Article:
Date of Award

Spring 2015

Degree Type

Dissertation

Degree Name

Doctor of Philosophy (PhD)

Department

Curriculum & Instruction

First Advisor

Anatoli Rapoport

Committee Chair

Anatoli Rapoport

Committee Member 1

Mohamed Errihani

Committee Member 2

Joann Johnson

Committee Member 3

Chrystal Johnson

Abstract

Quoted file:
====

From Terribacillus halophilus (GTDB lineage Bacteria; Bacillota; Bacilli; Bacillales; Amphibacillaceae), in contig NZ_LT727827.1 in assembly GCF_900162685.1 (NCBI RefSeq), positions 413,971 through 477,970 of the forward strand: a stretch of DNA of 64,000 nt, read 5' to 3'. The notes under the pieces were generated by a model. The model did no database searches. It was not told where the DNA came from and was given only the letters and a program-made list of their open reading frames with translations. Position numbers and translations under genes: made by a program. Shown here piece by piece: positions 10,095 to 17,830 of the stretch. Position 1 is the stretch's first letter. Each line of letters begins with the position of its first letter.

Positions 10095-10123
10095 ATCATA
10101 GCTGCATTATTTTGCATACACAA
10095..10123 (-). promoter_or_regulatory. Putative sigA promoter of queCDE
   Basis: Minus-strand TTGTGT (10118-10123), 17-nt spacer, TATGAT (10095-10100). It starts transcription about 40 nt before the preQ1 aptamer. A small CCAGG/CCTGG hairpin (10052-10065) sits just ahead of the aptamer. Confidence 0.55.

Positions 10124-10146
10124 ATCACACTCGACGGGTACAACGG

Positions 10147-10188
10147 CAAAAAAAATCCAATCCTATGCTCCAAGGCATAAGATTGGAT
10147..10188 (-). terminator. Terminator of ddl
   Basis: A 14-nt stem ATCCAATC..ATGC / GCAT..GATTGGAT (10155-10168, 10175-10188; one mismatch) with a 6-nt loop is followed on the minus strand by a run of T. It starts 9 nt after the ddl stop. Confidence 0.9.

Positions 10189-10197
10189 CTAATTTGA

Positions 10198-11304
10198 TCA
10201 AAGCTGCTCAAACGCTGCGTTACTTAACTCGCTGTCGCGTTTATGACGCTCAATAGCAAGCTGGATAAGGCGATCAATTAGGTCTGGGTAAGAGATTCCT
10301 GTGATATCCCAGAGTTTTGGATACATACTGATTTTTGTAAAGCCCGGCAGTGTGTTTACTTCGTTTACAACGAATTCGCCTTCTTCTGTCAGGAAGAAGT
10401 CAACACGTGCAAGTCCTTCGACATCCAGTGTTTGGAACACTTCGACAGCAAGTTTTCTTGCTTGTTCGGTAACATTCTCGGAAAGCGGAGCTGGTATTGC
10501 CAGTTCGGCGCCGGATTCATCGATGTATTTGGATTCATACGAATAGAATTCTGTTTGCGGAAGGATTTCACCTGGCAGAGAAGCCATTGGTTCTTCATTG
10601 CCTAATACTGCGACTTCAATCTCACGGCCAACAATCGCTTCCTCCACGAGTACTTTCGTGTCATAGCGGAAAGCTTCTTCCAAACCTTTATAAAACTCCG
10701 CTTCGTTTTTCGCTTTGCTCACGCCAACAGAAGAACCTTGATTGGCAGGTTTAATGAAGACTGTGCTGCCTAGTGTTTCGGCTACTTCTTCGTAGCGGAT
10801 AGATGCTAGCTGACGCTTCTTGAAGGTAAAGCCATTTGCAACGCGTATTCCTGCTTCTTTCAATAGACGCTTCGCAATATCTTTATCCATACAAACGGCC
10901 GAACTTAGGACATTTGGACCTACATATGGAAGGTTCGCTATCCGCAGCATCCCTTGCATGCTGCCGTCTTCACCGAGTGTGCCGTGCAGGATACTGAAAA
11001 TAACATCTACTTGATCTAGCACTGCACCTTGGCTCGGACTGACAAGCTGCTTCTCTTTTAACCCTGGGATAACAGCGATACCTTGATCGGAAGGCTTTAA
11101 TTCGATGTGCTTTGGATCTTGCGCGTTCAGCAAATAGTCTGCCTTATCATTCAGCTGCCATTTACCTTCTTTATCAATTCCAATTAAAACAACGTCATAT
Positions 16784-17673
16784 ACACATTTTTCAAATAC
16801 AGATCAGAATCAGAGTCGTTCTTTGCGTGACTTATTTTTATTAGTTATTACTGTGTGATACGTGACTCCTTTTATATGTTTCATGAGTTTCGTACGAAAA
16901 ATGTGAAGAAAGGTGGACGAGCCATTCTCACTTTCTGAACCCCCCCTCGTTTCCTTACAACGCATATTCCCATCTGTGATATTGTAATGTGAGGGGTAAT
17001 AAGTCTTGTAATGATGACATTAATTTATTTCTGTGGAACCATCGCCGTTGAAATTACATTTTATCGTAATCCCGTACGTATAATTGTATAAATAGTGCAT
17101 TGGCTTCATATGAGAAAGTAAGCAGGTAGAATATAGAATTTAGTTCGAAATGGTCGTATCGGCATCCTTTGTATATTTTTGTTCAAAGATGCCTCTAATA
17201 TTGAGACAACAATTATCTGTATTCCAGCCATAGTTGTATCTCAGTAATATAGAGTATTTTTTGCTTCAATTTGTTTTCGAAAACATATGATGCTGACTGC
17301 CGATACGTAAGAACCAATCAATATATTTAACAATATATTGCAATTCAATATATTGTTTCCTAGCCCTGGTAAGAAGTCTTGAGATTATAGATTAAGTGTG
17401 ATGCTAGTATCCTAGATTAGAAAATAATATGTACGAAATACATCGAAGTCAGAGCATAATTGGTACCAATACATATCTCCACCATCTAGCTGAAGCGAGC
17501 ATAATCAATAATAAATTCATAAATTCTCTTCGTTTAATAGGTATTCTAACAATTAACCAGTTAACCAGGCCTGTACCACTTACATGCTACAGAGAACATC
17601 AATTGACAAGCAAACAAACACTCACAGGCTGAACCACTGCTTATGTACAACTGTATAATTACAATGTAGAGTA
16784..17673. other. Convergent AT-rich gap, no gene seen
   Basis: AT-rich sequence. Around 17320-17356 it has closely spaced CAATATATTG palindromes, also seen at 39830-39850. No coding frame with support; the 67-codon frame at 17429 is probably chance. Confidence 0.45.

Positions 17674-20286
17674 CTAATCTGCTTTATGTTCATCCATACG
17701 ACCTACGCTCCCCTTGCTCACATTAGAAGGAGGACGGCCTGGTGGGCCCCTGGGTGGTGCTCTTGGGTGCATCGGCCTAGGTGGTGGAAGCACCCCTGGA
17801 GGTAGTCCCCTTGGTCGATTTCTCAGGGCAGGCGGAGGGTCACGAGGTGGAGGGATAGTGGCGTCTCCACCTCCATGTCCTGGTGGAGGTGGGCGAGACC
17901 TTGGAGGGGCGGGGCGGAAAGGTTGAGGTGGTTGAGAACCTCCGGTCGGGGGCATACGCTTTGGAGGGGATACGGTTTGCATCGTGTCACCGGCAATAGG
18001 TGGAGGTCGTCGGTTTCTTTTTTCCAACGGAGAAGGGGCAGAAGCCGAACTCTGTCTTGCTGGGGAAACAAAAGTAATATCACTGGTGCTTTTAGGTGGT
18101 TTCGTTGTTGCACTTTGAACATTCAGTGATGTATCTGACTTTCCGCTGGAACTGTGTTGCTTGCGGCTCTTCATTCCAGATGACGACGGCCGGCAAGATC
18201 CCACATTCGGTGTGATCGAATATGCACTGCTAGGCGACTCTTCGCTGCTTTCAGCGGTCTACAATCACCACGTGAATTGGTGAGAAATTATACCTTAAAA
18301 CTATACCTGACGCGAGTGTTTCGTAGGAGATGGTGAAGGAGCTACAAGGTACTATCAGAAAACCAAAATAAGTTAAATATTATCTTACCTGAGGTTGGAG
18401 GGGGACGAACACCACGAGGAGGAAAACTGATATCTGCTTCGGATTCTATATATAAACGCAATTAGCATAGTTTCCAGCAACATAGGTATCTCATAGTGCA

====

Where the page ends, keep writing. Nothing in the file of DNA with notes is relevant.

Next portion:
Citizenship education plays a critical role in the development of civic attitudes and contributes to the appropriate delivery of a government's policy. However, there is a discrepancy in the literature in defining the meaning and understanding of citizenship concepts. This study is primarily qualitative in nature, using the method of phenomengraphy to investigate teachers' perceptions of citizenship in Morocco. The study recruited six elementary and secondary teachers from Casablanca and Rabat in Morocco to identify their understanding of citizenship. I adapted the three-phase interview approach proposed by Irving Seidman (1998) to frame the interviews with the teachers. The findings demonstrated that teachers' understanding of citizenship varied depending on their trainings, biographic information and years of experience. In the discussion part, I covered the historical, linguistic, social and political factors that characterize the context of citizenship in Morocco. In addition, I pointed out to several shortcomings and limitations in the research that require further investigation in future studies. ^ This study was an attempt to highlight the teachers' understanding of citizenship in Morocco, especially in terms of structure, curricular goals, and implementation. It mainly offered the teachers the opportunity to express their perceptions and concerns about citizenship, and tried to fill in the gap in the theoretical and practical aspects of research of citizenship in Morocco. More importantly, this study was intended to add to the growing literature exploring citizenship education worldwide and in the Arab World in particular.